And this is what our proprietor, whose name I never knew, would do. He would stand at the entrance to his bakery, letting in a small number of people at a time, greeting each customer with the cheeriest Gut Yuntif imaginable. The entire store (the size of a typical New York bakery) was filled floor to ceiling with round challot, some medium sized, some large sized, some with raisins, some without. There may have been some honey cakes and some tagelach for sale, but the main attraction was always the round loaves – hundreds of them – freshly baked, overflowing the shelves. For some people, the sound of the shofar every morning during Elul is the signal that Rosh Hashana was approaching. For me, it was always the sight of the challot and the people lining up around the block, waiting patiently to buy them. And I was one of them on the line. If you were to ask me to draw up a list of things that have happened to me in my life that are most memorable, one of them would be getting to shake the hand of this tiny man with the numbers on his arm, whose name I never knew, having waited patiently on line with everyone else to enter his establishment. May his memory be a blessing.
The Little White Bird
Putting up our sukkah was a lot easier when Natania was still living at home. I would carry all the parts down from where they were stored, and then I would be told to go into my office and play a few rounds of FreeCell, while my wife and my daughter put it together. These days, I have much more to do.
The schach, the bamboo mat that goes on top, is hidden away in our storage room, as are the cloth panels, the lights, and all the decorations. All of these I carry down the stairs. The pieces for the metal frame and the long wooden boards that hold the schach in place spend most of the year on top of the big aron, the free-standing closet in our bedroom. We have an extremely imaginative way of getting them down to the big merpeset, the large balcony off our dining room, where the sukkah is erected. Barbara gets up on a ladder and hands down the pieces, one by one, for me to line them up on the small balcony off our bedroom. Then she goes downstairs, and I lean over as far as is prudent and hand her down the pieces, one by one, from one balcony to the other. She reaches up as far as she can and takes them from me. To date, neither of us has fallen off our respective balconies – which is a good thing.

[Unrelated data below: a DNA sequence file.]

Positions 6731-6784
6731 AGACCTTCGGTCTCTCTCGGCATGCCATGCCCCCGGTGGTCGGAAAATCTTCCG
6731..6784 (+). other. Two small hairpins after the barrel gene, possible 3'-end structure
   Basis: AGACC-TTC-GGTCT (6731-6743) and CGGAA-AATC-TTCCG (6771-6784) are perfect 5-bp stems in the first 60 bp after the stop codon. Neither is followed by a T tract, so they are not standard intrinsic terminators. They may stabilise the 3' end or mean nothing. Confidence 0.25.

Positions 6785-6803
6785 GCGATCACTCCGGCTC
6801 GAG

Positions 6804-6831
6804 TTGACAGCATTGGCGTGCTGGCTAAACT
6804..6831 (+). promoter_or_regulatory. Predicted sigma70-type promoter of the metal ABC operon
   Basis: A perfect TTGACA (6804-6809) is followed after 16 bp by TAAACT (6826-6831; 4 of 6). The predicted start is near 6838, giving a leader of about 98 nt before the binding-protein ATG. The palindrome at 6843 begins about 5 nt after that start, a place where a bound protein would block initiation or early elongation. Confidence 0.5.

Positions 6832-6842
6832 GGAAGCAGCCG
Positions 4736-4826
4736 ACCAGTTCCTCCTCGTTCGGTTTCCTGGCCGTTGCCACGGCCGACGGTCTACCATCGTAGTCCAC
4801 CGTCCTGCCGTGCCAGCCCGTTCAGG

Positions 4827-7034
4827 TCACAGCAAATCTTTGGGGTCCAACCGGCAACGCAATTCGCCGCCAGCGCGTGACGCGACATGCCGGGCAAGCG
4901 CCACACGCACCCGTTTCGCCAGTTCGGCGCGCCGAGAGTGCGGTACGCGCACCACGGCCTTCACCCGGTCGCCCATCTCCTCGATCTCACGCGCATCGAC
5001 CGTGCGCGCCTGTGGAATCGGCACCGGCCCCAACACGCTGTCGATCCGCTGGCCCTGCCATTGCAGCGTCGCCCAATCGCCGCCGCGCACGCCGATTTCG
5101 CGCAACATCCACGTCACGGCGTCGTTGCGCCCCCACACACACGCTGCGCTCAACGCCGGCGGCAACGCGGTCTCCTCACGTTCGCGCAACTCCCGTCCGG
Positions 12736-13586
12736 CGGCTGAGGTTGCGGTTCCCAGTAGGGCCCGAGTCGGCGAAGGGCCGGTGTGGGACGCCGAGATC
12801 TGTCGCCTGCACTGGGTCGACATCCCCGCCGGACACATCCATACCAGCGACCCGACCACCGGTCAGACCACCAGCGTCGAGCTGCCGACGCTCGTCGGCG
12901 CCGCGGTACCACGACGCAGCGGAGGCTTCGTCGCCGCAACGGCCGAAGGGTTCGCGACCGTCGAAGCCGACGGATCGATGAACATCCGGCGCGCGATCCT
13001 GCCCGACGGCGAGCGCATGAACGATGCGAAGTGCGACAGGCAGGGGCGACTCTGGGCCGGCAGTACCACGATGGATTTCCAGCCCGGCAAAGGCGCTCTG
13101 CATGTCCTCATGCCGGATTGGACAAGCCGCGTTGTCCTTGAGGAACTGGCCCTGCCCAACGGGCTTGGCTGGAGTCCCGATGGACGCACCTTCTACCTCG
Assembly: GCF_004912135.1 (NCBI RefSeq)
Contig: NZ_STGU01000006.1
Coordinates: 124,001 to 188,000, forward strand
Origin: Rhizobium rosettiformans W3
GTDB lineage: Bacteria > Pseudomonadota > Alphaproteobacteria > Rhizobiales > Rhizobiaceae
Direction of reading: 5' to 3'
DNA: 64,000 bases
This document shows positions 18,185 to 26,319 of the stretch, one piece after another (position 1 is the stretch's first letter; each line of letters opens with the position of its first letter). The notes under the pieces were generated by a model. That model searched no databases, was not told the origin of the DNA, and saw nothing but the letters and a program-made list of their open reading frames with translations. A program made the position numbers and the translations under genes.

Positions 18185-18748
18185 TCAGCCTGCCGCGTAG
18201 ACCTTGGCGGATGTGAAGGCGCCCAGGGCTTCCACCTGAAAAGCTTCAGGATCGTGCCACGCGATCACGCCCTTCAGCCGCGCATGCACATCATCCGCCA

This year, we had a new wrinkle: a surprise guest. As I was about to go out to the upper balcony, Barbara mentioned that there was a bird sitting on the railing. Sure enough, there was a little white bird on the corner of the railing, right by where I would stand to do my ‘Be careful; here comes another one’ routine. Now you would expect, as I did, that the bird would fly away as I approached it. Certainly, as I started banging and clanging the metal pieces, it would get the hint and move to a quieter spot. But it did not.
There I was, making a G-d-awful racket about eighteen inches from where this little white bird was perched, and it was not moving – at all! Well, it moved its feet a little, but no more.
What’s with this bird? Was it tired? Barbara said it had been circling around our building for quite a while, so it probably wasn’t injured. Was it disoriented? Was it unwilling to fly now that it was dark outside and was waiting for the morning light? It looked to be one of a flock of white birds that perches on buildings across the street. Why didn’t it fly home? Maybe it was someone’s pet that got itself lost, and it was used to being around people – so it wasn’t scared of me? None of the answers seemed right, so I let my mind wander – all the while clanging and banging, handing Barbara the next piece.